Business owners need insurance, but different operations can take different routes to wind up with the appropriate coverage. For small business owners, part of their insurance solutions might be achievable by investing in a business owners policy. Also called a BOP, this policy is actually a package of coverage that offers several critical policy options to the policyholder. However, the BOP is not automatically all-inclusive, which is why you might need to add extra coverage into or alongside of the policy. Consider the benefits of some of these additions.
BOPs are very malleable. However, to make yours the right fit, don’t stop with just the included coverage. Ask your agent how you can expand your coverage in beneficial ways.
Standard Coverage Within BOPs
Business owners policies make it easier for small businesses to get essential pieces of coverage within one package. This offers both convenience and cost perks, because policyholders only have to pay one premium for numerous types of protection. Within most BOPs, you’ll find:
- Property insurance that covers the business’s buildings and certain attached features.
- Possessions insurance for machinery, furnishings, products and other assets.
- Bodily injury liability insurance to pay when your mistakes or negligence harm someone, such as a client who falls in the store.
- Property damage liability insurance for property damage you cause to others.
- Products/Completed-Operations insurance, which is liability coverage when products you make, or projects you complete for someone, cause them harm.
- Advertising injury coverage that pays when you make a promotional mistake that unfairly targets someone else. It’s liability coverage for their losses.
- Business interruption insurance which pays when a covered peril forces the business to close temporarily, and allows you to recover some of the lost costs in the closure.
These policies will include numerous limits, exclusions and deductibles, which you can work alongside your agent to structure to your satisfaction.
However, no policy provides unlimited coverage, which is why you might need to add extra protection to your business insurance portfolios.
Expanding on Your BOP
Because of their limitations, the standard BOP usually isn’t quite the only coverage your business might need. However, you might be able to take a couple of routes to get additional coverage:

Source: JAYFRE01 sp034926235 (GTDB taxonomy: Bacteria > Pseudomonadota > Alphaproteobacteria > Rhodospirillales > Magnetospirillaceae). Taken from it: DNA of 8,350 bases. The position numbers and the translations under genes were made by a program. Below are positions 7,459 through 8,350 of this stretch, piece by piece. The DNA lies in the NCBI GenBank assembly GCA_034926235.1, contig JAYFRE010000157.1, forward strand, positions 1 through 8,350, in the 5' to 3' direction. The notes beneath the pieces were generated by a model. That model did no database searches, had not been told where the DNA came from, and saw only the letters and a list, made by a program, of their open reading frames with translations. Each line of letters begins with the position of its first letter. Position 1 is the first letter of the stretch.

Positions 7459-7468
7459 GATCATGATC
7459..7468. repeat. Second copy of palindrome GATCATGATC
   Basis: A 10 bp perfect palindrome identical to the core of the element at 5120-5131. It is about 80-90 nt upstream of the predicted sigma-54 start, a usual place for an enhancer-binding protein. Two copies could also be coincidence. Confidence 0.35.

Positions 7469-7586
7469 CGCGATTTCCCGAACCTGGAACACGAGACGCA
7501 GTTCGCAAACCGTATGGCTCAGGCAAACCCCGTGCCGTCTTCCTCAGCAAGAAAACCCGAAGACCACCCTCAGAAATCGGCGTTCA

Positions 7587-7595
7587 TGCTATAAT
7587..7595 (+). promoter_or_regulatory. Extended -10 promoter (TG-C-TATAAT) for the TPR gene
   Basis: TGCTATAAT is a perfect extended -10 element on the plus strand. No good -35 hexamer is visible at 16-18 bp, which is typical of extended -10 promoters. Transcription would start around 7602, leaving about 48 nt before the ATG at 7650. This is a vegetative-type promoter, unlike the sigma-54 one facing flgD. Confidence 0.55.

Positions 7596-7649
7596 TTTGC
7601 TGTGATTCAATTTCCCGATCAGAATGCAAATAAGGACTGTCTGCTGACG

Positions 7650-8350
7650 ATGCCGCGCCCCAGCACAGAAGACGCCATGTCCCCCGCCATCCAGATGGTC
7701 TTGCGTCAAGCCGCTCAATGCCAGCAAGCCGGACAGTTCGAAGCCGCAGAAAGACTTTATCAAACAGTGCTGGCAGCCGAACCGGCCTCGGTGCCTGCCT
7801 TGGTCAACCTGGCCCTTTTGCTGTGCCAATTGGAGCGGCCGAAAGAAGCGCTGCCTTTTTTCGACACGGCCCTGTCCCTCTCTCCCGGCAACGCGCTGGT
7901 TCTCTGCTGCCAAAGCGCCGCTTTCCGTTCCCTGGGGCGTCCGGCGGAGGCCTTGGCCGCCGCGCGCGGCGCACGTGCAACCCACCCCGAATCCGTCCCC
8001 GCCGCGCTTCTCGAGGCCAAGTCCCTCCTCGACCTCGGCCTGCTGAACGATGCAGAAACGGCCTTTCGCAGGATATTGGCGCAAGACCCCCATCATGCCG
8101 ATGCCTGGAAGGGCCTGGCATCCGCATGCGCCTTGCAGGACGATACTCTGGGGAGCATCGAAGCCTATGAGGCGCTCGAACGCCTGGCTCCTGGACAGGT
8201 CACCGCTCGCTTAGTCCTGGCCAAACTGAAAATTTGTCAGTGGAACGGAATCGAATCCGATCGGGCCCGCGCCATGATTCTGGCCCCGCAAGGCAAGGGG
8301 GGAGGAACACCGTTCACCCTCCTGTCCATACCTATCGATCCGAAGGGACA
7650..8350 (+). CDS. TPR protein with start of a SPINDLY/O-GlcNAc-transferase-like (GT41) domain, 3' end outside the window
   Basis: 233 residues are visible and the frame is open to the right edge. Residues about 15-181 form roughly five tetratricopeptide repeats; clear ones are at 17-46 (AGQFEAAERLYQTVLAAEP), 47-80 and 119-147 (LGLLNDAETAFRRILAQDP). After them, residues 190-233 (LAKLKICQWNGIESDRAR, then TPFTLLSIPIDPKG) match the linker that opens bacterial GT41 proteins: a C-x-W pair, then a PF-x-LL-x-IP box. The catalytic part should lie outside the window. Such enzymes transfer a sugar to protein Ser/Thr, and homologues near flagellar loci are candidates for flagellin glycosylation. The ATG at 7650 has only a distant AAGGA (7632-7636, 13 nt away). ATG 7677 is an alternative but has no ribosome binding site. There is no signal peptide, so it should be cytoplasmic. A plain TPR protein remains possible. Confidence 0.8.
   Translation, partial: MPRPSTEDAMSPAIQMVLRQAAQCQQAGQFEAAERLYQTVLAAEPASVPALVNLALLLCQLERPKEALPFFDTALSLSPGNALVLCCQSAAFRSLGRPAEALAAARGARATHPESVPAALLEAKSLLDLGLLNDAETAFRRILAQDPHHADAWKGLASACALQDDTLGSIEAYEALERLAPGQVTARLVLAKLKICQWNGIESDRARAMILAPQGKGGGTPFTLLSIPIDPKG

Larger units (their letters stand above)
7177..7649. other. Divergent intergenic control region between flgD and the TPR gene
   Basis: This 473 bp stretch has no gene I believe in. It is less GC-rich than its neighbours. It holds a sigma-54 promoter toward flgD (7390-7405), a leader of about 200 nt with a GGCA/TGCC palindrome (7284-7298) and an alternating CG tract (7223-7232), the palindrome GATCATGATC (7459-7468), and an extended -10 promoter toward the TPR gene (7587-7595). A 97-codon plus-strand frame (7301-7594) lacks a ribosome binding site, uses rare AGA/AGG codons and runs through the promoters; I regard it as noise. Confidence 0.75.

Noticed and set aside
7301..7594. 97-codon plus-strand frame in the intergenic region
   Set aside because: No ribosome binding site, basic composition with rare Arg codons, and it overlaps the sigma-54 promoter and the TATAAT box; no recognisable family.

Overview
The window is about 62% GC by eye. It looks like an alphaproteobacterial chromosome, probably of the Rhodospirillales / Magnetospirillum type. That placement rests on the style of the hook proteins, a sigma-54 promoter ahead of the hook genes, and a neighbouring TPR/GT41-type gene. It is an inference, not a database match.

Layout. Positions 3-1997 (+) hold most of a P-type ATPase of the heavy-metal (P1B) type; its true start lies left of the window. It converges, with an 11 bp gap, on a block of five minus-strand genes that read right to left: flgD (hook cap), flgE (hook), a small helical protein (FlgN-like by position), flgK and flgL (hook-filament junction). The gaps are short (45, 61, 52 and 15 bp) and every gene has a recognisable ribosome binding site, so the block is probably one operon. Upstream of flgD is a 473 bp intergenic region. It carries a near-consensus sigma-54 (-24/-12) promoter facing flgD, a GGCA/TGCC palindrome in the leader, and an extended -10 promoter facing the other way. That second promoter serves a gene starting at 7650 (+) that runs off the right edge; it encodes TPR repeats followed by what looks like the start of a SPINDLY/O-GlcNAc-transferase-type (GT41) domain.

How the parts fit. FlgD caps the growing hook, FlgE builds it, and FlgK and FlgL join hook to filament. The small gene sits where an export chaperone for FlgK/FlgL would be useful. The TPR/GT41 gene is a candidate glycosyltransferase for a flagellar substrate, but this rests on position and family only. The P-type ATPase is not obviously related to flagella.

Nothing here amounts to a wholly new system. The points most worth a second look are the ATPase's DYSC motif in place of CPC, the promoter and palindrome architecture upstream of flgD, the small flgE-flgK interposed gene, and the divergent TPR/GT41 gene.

- In some cases, you can add extra coverage directly to the BOP through certain endorsement. Confirm with your insurance agent what the policy automatically includes, and where you need to buy extra protection.
- With other policies, it is not possible to add them into the BOP. Instead, you will have to buy separate coverage. However, your agent can work with you to make these policies work cohesively alongside the BOP.
So, when expanding on your coverage, consider getting the following:
- Cyber liability insurance pays when computer network failures or data theft puts third parties, like customers at risk. Coverage can pay for recovery for both the business and affected clients.
- Errors & omissions insurance is liability coverage that applies when professional services cause harm to others. Those who need this coverage might be lawyers or CPAs who give critical advice, which if wrong might backfire.
- Workers’ compensation insurance that pays when employees get hurt or sick on the job.
- Commercial auto insurance is coverage that applies to vehicles owned or used by the business. It’s a lot like private car insurance, but with limits for commercial drivers.
A perfect example of how different policies can work is workers’ compensation insurance. You usually cannot add this coverage into a BOP, and you must buy it as separate coverage. That’s because workers’ compensation insurance is a tightly-regulated type of coverage that most states require most business owners to carry if they have employees. Therefore, you’ll still have to get it, often even if you decide to forego a BOP, or any other type of commercial insurance.